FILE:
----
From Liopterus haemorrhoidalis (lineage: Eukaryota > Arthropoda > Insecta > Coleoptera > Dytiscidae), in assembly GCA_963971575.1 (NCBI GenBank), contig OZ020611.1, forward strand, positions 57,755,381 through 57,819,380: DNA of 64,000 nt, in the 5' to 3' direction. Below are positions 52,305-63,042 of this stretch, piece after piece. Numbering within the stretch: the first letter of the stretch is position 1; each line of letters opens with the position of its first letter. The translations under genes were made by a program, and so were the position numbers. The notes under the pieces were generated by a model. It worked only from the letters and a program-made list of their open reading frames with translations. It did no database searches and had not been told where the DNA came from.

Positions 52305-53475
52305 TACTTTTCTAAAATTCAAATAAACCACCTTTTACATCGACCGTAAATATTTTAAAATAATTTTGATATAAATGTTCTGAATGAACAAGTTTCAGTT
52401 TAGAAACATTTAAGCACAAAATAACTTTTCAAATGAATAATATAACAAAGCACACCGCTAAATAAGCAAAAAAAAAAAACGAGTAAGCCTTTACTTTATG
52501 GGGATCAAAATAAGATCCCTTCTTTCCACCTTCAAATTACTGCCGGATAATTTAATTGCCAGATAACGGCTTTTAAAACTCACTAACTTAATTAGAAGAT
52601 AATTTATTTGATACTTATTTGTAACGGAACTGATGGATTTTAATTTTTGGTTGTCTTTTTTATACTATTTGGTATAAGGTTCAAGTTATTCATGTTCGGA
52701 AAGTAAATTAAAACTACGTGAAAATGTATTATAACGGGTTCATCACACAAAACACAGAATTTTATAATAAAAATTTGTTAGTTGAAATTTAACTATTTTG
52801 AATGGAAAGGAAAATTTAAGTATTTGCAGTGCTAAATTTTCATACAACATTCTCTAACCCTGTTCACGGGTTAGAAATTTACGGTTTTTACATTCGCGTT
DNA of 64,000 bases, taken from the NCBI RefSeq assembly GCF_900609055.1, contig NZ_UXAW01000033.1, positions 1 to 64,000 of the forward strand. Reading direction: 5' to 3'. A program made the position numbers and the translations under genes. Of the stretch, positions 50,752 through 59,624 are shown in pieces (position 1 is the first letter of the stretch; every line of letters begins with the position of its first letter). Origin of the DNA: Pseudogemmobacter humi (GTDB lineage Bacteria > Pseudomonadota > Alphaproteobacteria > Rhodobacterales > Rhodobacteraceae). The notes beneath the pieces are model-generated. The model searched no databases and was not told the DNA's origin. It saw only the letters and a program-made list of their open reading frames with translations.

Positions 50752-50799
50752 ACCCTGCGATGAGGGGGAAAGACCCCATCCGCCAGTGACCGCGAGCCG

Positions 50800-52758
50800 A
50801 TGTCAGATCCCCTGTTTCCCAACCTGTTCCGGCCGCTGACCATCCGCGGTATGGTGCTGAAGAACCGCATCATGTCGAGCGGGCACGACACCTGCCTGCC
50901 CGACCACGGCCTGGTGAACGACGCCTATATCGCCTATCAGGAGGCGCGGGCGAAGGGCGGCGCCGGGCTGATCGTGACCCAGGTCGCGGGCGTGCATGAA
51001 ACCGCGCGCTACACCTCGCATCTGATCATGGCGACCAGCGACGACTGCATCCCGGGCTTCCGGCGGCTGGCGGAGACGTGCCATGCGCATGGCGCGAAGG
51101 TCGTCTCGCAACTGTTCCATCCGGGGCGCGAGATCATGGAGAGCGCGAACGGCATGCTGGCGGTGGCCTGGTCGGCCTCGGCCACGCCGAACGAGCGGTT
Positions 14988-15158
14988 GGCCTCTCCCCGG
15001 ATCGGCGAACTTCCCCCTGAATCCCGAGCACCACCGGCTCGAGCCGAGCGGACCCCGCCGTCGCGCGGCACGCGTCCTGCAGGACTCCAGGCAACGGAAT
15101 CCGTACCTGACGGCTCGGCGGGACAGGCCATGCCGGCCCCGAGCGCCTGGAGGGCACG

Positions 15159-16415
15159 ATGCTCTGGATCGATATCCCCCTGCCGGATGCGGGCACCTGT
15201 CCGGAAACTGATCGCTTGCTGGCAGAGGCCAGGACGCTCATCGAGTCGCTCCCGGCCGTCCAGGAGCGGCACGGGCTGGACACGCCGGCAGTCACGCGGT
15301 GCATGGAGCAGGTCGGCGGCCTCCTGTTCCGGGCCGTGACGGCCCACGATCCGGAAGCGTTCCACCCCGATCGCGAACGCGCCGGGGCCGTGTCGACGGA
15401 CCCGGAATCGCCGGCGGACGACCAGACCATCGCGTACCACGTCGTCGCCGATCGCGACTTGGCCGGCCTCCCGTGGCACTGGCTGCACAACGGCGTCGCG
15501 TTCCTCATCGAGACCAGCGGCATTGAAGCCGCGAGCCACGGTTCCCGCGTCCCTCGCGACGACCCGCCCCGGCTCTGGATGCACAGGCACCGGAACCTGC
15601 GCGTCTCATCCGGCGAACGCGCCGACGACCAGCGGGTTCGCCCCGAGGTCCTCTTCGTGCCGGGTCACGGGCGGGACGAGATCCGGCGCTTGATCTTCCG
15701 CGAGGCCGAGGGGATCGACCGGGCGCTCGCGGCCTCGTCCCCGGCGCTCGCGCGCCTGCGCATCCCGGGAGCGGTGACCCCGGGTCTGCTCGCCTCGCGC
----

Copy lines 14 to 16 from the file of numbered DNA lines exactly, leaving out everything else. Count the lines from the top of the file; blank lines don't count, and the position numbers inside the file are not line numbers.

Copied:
50801 TGTCAGATCCCCTGTTTCCCAACCTGTTCCGGCCGCTGACCATCCGCGGTATGGTGCTGAAGAACCGCATCATGTCGAGCGGGCACGACACCTGCCTGCC
50901 CGACCACGGCCTGGTGAACGACGCCTATATCGCCTATCAGGAGGCGCGGGCGAAGGGCGGCGCCGGGCTGATCGTGACCCAGGTCGCGGGCGTGCATGAA
51001 ACCGCGCGCTACACCTCGCATCTGATCATGGCGACCAGCGACGACTGCATCCCGGGCTTCCGGCGGCTGGCGGAGACGTGCCATGCGCATGGCGCGAAGG